Problem solving is the ability to identify and address issues that may arise during a meeting. As a moderator, you should be able to recognize when an issue arises and take action to resolve it. For example, if two attendees are having a disagreement, you can use your problem-solving skills to help them come to a resolution. You can also use your problem-solving skills to redirect attention back to the topic at hand or change the subject entirely.

Time Management

Moderators often have multiple tasks to complete in a single shift. They need to be able to manage their time effectively so they can meet all of their obligations and finish on time. For example, if you’re moderating an event that requires you to stay until the end, you’ll need to plan your day accordingly. You may also need to keep track of how much time each speaker has taken during a panel discussion or meeting.


Flexibility is the ability to adapt to changing circumstances. Moderators often need flexibility because meeting schedules, locations and topics can change at any time. Flexibility also allows you to be open to new ideas and perspectives so that you can moderate conversations effectively. Being flexible can help you navigate unexpected situations with ease and ensure that your audience receives the information they need.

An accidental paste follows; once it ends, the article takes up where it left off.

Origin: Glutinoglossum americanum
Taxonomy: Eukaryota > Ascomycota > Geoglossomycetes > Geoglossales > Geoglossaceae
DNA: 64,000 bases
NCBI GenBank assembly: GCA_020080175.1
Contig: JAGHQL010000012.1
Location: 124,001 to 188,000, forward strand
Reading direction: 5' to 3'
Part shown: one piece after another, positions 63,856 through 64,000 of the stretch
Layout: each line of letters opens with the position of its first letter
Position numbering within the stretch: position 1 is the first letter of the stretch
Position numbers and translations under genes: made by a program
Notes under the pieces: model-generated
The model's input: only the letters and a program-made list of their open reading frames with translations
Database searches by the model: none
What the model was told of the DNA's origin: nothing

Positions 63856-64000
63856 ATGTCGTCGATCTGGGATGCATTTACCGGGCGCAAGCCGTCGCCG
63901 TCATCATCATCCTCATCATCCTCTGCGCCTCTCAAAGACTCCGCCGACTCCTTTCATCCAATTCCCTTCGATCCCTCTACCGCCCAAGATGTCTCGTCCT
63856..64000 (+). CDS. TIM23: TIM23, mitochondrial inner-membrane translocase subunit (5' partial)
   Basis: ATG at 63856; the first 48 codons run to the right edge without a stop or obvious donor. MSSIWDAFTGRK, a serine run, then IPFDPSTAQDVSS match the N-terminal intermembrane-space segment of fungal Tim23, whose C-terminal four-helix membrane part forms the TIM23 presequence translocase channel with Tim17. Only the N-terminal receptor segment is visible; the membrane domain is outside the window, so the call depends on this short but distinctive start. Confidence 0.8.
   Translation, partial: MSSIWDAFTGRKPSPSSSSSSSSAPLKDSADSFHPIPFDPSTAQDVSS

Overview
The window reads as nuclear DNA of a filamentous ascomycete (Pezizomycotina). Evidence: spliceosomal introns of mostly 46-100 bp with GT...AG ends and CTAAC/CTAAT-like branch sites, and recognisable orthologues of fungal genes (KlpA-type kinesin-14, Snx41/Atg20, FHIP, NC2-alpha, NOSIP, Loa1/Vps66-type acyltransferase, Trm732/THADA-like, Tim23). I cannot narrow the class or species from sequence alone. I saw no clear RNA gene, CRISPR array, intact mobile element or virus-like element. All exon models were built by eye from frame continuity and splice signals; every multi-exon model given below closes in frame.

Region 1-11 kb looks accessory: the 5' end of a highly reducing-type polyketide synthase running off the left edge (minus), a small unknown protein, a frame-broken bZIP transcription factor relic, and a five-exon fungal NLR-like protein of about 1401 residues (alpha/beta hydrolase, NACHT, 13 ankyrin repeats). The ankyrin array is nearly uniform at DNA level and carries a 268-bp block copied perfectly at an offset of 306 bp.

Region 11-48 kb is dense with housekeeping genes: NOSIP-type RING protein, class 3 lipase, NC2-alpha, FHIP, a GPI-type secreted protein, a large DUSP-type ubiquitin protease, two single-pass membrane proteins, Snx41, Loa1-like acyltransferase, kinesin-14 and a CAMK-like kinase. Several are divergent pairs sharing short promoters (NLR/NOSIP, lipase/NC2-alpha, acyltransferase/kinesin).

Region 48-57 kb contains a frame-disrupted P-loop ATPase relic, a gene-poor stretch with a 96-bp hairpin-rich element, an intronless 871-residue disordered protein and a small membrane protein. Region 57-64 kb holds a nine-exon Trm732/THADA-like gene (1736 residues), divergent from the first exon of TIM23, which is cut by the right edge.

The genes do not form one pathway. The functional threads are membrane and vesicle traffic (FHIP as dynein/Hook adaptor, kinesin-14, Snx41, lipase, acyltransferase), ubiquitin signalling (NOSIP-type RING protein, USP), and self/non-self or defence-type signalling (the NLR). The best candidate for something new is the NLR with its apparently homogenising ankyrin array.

Conflict Resolution

Moderators often need to resolve conflicts between audience members or presenters. Conflict resolution skills can help you diffuse heated situations and find solutions that satisfy all parties involved. You may also use your conflict resolution skills when moderating a debate, where two opposing sides may have different opinions on the same topic. Your ability to listen to each side’s arguments and provide guidance can help them reach an agreement.


Moderators must be patient and understanding when dealing with audience members who may have questions or concerns. Patience is also important for moderating a discussion that takes longer than expected to complete. Moderators should be able to remain calm and composed in any situation, even if they disagree with the opinions of others.


Moderators should be able to think creatively when planning and executing events. Creativity can help you come up with unique ideas for games, activities or other aspects of your role as a moderator. It also allows you to find new ways to engage participants and encourage them to have fun. For example, if you’re hosting an outdoor activity, you might use your creativity to create interesting obstacles that challenge the group while still being safe.

How Can I Learn These Moderator Skills?

There are a few ways to learn moderator skills. One way is to take a course or participate in a training program specifically designed for moderators. Another way is to read books or articles on the subject, or to find a mentor who can help guide you. Finally, you can also learn by observing other moderators in action and taking note of what strategies they use.